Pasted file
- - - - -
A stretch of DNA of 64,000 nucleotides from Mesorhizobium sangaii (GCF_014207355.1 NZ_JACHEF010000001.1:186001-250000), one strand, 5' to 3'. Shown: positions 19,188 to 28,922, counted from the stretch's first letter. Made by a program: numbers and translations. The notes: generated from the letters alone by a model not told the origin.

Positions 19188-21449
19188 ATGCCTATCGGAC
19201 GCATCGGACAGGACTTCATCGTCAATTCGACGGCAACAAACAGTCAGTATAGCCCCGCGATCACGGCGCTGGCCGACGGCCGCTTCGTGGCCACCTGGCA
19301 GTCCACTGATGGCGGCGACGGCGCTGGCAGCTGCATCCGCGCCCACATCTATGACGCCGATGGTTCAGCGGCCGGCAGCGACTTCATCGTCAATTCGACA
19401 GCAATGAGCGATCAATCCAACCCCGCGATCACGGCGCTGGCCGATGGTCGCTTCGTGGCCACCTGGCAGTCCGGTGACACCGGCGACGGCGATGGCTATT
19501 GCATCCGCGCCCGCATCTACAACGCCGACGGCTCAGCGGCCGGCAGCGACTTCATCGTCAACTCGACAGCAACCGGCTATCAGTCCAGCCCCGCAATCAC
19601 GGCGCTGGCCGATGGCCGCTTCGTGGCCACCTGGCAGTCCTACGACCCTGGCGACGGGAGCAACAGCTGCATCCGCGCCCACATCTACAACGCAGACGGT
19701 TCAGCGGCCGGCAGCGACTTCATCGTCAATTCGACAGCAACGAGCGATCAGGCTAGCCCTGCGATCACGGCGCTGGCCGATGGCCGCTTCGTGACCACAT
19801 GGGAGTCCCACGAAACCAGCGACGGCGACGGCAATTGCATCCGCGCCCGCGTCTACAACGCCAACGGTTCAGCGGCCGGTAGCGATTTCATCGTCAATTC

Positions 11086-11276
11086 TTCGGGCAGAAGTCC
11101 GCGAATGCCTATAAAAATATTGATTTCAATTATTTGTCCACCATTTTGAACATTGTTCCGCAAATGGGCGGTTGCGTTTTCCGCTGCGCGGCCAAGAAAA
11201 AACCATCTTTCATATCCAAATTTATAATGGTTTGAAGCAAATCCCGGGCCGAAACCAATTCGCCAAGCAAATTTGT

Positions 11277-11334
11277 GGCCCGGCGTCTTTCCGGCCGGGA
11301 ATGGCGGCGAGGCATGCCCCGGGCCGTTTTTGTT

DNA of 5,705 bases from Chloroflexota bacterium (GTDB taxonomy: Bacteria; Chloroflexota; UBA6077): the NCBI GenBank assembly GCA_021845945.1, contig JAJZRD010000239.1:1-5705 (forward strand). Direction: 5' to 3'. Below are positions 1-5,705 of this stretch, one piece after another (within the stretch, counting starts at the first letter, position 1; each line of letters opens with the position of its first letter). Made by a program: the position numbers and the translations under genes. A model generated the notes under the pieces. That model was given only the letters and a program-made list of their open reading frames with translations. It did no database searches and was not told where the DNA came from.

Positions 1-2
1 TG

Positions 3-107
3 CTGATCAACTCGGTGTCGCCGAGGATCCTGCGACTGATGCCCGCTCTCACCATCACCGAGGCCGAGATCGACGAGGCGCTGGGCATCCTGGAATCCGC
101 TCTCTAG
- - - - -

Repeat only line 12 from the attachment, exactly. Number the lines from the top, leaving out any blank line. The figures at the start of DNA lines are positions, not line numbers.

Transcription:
11086 TTCGGGCAGAAGTCC